Ok, so you've got an old dented, scratched, sticker covered guitar. And that guitar cries, sometimes, at night. Cries because it wishes it could be beautiful. Cries because you neglected its looks for too long. It's time to take the matter in your own hands and refinish that baby.
Before I go on, however, I must warn you; there's danger involved.
DISCLAIMER: REFINISHING YOUR GUITAR MIGHT RUIN IT. DON'T DO IT UNLESS YOU'RE SURE OF WHAT YOU'RE DOING. I WON'T BE RESPONSIBLE FOR DESTROYED INSTRUMENTS.
No let's go ahead.
I started out with a 2 year old Epiphone Les Paul Special II. It's a 200$ guitar, so I wasn't very afraid to break it. I wanted to give it a bit of personality so I painted some swallows on it with craft paint.
To make this story short, let's just say that I felt a refinishing was necessary.
What I did was that I stripped off the body of everything. I took off the strings, unbolted the neck, screwed out the electronics. It may seem daunting but it's quite a simple task. At the end of this post, I included links to websites that might help you around with this.
Once this was done, I used paint stripper to remove the paint, and sanded the wood very well, until it was as smooth as a casket. Afterwards, the painting begins.
In my case, I stained the wood instead of giving it an uniform color. I used acrylic washes instead of commercial wood stain; it doesn't work as well but it did it's job.
Afterwards, I painted the designs on using high viscosity acrylic paints (craft paints would work just as well)
Once the paint was dry, the real work begun.
Over the course of a few days, I applied a huge number of coats of gloss spray varnish. The trick here is to apply very thin coats, so the varnish doesn't scratch off easily and you don't end up with a huge amount of dripping. I applied a whole can of varnish this way, and should have applied a few coats more, but I didn't seek perfection.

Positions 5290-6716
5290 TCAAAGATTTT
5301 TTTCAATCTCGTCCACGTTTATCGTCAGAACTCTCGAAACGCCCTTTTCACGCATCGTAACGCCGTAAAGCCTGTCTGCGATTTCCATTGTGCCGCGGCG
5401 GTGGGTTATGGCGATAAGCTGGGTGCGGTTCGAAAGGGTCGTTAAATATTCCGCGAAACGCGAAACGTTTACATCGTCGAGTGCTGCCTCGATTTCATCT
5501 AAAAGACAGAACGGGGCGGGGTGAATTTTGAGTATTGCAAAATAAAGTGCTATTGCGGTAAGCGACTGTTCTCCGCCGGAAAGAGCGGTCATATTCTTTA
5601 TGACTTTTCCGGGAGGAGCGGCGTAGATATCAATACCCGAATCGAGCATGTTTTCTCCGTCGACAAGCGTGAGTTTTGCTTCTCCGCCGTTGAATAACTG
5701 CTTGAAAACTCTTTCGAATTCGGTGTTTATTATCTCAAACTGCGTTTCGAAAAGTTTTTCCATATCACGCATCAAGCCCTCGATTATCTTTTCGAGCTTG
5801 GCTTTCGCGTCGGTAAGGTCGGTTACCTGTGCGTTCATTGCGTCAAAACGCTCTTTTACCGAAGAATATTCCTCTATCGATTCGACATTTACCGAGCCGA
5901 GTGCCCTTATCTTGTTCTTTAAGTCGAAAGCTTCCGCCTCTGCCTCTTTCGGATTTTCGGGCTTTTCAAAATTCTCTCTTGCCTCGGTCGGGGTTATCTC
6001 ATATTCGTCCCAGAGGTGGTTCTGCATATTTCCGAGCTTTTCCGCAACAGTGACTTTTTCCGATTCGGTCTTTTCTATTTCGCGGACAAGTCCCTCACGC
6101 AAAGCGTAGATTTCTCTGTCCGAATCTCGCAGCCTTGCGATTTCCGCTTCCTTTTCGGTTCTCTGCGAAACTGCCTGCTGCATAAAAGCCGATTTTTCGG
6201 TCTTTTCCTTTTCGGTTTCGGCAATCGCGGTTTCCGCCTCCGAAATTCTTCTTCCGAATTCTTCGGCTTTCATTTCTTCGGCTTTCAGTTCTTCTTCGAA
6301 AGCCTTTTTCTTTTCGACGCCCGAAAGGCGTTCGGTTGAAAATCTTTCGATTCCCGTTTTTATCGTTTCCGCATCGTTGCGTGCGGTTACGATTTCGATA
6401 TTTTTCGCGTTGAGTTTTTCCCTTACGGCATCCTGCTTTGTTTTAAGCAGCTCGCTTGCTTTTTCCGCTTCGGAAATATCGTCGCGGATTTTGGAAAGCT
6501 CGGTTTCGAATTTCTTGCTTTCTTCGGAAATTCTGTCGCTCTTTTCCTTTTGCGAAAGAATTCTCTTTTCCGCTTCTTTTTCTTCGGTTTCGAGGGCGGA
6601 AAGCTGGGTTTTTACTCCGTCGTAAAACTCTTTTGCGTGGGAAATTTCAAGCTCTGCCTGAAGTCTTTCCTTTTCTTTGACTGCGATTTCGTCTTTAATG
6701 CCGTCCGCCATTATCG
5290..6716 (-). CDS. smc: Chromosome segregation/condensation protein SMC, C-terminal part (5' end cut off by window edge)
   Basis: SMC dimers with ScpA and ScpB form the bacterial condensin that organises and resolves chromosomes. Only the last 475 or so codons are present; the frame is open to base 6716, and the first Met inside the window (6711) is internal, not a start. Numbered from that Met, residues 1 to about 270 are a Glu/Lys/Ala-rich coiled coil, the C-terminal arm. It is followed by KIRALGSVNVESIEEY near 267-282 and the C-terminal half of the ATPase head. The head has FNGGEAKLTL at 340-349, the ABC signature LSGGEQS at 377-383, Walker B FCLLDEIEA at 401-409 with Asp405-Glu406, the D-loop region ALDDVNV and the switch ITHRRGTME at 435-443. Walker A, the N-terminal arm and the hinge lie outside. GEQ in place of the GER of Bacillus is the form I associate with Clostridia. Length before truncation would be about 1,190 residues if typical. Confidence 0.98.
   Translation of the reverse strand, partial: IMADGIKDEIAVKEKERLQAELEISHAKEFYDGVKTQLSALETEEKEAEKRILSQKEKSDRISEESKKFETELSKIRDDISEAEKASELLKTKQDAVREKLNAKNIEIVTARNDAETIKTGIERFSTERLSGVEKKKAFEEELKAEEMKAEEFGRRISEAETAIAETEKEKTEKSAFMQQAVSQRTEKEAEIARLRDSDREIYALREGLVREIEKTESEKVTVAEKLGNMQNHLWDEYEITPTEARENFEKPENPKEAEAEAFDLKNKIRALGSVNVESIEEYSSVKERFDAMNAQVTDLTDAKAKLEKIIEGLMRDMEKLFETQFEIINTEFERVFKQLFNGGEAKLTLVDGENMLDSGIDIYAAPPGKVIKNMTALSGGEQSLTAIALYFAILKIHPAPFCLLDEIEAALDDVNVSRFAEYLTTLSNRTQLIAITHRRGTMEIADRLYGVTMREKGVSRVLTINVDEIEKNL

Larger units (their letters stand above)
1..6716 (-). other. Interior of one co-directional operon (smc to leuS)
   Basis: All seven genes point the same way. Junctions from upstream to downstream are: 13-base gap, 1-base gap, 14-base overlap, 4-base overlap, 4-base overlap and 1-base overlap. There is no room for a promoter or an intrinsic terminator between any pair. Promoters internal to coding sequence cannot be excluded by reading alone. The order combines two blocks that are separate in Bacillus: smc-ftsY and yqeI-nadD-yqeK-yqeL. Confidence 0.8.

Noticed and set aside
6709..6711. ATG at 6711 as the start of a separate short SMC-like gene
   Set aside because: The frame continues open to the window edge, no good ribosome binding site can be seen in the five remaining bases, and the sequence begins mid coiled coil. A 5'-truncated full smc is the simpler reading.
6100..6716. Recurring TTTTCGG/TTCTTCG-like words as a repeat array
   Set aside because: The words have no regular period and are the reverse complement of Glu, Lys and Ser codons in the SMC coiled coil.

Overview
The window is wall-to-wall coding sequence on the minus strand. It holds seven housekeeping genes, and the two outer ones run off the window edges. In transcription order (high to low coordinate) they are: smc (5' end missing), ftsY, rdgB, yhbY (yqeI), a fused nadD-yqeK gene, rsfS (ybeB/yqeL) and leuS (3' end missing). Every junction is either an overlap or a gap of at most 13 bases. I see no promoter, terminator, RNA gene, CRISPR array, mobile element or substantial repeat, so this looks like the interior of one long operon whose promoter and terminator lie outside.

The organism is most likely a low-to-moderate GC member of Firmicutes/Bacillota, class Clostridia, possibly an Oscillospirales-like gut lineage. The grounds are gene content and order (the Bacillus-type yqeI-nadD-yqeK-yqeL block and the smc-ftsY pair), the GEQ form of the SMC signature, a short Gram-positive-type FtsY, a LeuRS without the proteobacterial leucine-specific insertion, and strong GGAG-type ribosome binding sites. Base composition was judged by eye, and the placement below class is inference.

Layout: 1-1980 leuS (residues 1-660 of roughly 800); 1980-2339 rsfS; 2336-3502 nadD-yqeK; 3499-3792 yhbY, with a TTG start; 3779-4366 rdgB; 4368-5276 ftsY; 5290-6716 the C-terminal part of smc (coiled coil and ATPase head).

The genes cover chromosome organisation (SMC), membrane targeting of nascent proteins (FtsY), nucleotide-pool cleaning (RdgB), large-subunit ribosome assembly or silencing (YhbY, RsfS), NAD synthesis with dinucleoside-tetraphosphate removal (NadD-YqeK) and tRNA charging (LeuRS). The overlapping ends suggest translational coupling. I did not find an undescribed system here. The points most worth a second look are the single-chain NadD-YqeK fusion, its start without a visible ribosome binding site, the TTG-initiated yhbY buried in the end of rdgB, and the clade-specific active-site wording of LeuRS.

Once the varnish was applied, it had to dry for a week or two to harden fully and lose it's stickyness.
The varnish dry, I wet sanded it with different grits of sandpaper. I started out with a grit of 220, and progressed gradually to a grit of 1500. It is important to sand until the pebbled texture of the varnish is smoothed out.
Afterwards, the elbow grease came in. Using a polishing compound and a rag, I polished my guitar until it got all shiny, by hand. A buffing wheel would have been terribly helpfull, but the results were great anyways.
If you're interested in modifying your guitar, go take a look on these webpages. They were really helpfull.
Paint your Electric Guitar
The Black Wolf
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